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Astron. Astrophys. 357, 164-168 (2000)

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1. Introduction

Many astrophysical manifestations of neutron stars (NSs) are determined by their periods and magnetic fields. Four main evolutionary stages of isolated NSs can be singled out (see e.g. Lipunov 1992 for more detail): the ejector , when the star is observed as an active radio pulsar or a dead pulsar, which spins down according to magneto-dipole formula; the propeller , when the gravitationally captured matter is stopped near the NS magnetosphere and cannot get through the centrifugal barrier; the accretor , when the matter can reach the surface and the NS appears as an X-ray source; and the georotator , when the gravitational attraction becomes insignificant in comparison with the magnetic pressure and the NS magnetosphere interaction with the interstellar medium (ISM) is similar to the Earth magnetosphere interacting with the solar wind.

Magnetic field decay in NSs is a matter of controversy. Many models of the magnetric field decay have been proposed starting from the first simple models (Gunn & Ostriker 1970) up to the recent calculations (Sang & Chanmugam 1990; Urpin & Muslimov 1992, see also Ding et al. 1993; Jahan Miri & Bhattacharya 1994). The strongest direct observational evidence seems to come from non-observing decay effects in radio pulsars (Lyne et al. 1998) for the exponential (or nearly exponential) decay characteristic time scales [FORMULA] shorter than [FORMULA]. Additional constraints for longer time scales can be obtained from comparing the properties of NS calculated by the population synthesis method with those observed in radio pulsars (see e.g. Verbunt 1994; Bhattacharya et al. 1992; Hartman et al. 1996).

The magnetic field decay was used by Konenkov & Popov (1997) and Wang (1997) to explain properties of the source RX J0720-3125, which is considered to be a candidate for old isolated accreting NSs. If this source really represents an old accreting NS and, assuming that it was born as a normal radio pulsar (with a small period of [FORMULA] s and a standard magnetic field of [FORMULA] G), its properties can be explained only by field decay.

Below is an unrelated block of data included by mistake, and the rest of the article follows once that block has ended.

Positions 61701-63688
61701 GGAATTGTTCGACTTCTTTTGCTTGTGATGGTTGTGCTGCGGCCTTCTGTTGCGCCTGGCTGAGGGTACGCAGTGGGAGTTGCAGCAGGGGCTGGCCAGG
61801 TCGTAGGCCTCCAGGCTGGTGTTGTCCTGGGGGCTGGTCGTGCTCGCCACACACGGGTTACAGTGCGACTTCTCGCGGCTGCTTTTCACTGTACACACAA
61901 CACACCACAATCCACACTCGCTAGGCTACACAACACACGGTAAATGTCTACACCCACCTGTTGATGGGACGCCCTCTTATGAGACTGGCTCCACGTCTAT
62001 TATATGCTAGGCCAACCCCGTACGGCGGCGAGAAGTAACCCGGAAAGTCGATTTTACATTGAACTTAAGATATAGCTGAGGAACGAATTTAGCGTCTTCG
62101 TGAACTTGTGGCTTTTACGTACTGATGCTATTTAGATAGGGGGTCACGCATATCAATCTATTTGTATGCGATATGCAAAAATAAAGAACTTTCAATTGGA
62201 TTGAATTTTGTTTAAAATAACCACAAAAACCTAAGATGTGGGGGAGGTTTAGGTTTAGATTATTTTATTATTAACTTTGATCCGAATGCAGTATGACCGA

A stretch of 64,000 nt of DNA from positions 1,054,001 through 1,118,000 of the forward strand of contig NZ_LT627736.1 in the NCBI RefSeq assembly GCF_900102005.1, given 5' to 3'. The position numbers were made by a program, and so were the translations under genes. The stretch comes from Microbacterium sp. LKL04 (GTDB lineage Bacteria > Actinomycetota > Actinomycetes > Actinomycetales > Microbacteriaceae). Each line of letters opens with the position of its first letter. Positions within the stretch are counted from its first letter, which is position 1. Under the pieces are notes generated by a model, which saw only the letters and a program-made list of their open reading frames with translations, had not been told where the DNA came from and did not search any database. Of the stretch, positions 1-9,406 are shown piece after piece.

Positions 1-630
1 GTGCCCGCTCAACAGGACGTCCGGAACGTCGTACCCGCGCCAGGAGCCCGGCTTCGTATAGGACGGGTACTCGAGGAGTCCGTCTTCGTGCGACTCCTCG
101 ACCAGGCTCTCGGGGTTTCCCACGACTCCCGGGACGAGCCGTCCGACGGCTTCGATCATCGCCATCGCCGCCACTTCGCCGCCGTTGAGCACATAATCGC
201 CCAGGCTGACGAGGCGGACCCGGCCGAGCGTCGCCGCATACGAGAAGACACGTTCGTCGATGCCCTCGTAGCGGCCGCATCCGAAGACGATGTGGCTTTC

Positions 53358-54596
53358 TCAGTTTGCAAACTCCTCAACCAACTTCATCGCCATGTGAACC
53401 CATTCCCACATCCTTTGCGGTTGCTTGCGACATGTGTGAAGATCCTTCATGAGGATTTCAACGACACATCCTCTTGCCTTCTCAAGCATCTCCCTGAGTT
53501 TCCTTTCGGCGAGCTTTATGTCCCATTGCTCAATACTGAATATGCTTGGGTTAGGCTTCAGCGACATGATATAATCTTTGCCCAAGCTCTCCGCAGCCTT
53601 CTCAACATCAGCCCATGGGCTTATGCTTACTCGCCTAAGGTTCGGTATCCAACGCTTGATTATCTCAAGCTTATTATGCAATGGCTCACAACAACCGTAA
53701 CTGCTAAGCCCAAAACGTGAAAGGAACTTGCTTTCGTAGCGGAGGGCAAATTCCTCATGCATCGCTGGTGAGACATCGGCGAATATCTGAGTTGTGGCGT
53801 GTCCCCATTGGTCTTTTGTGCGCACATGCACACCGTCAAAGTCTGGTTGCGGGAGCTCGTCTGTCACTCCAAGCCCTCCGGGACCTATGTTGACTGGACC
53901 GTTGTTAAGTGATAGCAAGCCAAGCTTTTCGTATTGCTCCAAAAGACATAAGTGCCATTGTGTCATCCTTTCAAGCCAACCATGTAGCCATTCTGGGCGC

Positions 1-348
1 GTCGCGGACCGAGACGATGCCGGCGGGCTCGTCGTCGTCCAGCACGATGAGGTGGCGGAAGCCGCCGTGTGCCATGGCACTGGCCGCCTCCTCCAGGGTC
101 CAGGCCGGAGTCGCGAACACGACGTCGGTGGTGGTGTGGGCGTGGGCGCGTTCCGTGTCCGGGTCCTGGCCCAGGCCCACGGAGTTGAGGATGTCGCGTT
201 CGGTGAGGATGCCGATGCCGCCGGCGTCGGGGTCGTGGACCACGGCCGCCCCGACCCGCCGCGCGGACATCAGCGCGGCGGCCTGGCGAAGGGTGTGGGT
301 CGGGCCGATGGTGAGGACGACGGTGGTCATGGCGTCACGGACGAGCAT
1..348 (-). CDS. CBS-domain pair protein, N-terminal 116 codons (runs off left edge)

Bhattacharya et al. (1992) performed population synthesis calculations to study the field decay in single radio pulsars and came to some important conclusions about NS properties on the time scales [FORMULA] Myr. Recently the effect of the field decay in isolated NSs was studied by Colpi et al. (1998) and Livio et al. (1998).

Here we try to put some limits on the parameters of the exponential field decay assuming that some accreting X-ray sources observed by ROSAT are indeed old isolated NSs (Walter et al. 1996; Haberl et al. 1996, 1998; Neühauser & Trümper 1999; Schwope et al. 1999). There are two main possibilities for the explanation of the nature of these sources: accretion and cooling. We do not consider the possibility that all of them are normal cooling NSs or highly magnetized NSs, "magnetars" (see Neühauser & Trümper (1999) and we gave a brief discussion on this subject in Popov et al. (2000)). Cooling NSs have short lifetimes ([FORMULA] yrs) in comparison with the age of a Galaxy ([FORMULA] yrs) and thus might be relatively rare objects. Our calculations (Popov et al. 2000) show, that only for lifetimes of about [FORMULA] yrs, cooling NSs and accreting NSs can be observed in the solar vicinity with comparable probability. Proper motion measurements are necessary to estimate spatial velocities of these candidates. High velocities ([FORMULA]-50 km/s) can exclude the accretion interpretation. However at the present time the question of interpretation is open, and one cannot exclude any variant, but we discuss here only the accretion interpretation.

On average, NSs should have high velocities due to an additional kick obtained during the supernova explosion (Lyne & Lorimer 1994; Lorimer et al. 1997). The ISM accretion rate for high velocity objects should be rather low. However, recent population synthesis calculations (Popov et al. 2000) indicate that several old accreting NSs can be observed in the solar vicinity even for the space velocity distribution similar to one that has been derived from radio pulsar observations. And since there is the theoretical possibility of accreting isolated NSs, we wish to discuss how they can be used (possibly in the future) to put some limits on the models of field decay.

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© European Southern Observatory (ESO) 2000

Online publication: May 3, 2000
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